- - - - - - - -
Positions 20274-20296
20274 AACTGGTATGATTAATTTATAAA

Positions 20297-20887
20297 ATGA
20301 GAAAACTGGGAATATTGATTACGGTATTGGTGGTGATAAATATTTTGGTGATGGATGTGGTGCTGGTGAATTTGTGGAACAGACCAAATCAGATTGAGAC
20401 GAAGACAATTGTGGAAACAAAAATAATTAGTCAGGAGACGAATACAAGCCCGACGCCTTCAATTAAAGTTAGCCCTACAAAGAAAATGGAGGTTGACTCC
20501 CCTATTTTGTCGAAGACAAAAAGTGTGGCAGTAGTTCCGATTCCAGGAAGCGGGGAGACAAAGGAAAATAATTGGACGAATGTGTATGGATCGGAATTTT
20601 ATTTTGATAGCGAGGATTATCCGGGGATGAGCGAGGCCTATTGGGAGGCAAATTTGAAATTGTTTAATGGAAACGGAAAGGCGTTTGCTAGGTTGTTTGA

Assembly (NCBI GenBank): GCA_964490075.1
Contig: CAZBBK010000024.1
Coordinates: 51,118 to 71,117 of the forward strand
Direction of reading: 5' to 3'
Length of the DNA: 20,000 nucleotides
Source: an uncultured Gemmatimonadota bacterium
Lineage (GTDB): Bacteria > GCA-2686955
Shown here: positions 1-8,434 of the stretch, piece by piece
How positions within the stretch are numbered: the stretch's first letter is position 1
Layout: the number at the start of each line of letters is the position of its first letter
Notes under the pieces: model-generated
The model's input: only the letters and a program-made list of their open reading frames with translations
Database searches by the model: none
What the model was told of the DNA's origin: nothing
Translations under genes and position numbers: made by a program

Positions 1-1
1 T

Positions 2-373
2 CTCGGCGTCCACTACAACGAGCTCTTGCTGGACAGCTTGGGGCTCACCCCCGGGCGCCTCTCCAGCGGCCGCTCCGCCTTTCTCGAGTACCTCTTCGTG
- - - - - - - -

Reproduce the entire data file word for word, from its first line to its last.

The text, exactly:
Positions 20274-20296
20274 AACTGGTATGATTAATTTATAAA

Positions 20297-20887
20297 ATGA
20301 GAAAACTGGGAATATTGATTACGGTATTGGTGGTGATAAATATTTTGGTGATGGATGTGGTGCTGGTGAATTTGTGGAACAGACCAAATCAGATTGAGAC
20401 GAAGACAATTGTGGAAACAAAAATAATTAGTCAGGAGACGAATACAAGCCCGACGCCTTCAATTAAAGTTAGCCCTACAAAGAAAATGGAGGTTGACTCC
20501 CCTATTTTGTCGAAGACAAAAAGTGTGGCAGTAGTTCCGATTCCAGGAAGCGGGGAGACAAAGGAAAATAATTGGACGAATGTGTATGGATCGGAATTTT
20601 ATTTTGATAGCGAGGATTATCCGGGGATGAGCGAGGCCTATTGGGAGGCAAATTTGAAATTGTTTAATGGAAACGGAAAGGCGTTTGCTAGGTTGTTTGA

Assembly (NCBI GenBank): GCA_964490075.1
Contig: CAZBBK010000024.1
Coordinates: 51,118 to 71,117 of the forward strand
Direction of reading: 5' to 3'
Length of the DNA: 20,000 nucleotides
Source: an uncultured Gemmatimonadota bacterium
Lineage (GTDB): Bacteria > GCA-2686955
Shown here: positions 1-8,434 of the stretch, piece by piece
How positions within the stretch are numbered: the stretch's first letter is position 1
Layout: the number at the start of each line of letters is the position of its first letter
Notes under the pieces: model-generated
The model's input: only the letters and a program-made list of their open reading frames with translations
Database searches by the model: none
What the model was told of the DNA's origin: nothing
Translations under genes and position numbers: made by a program

Positions 1-1
1 T

Positions 2-373
2 CTCGGCGTCCACTACAACGAGCTCTTGCTGGACAGCTTGGGGCTCACCCCCGGGCGCCTCTCCAGCGGCCGCTCCGCCTTTCTCGAGTACCTCTTCGTG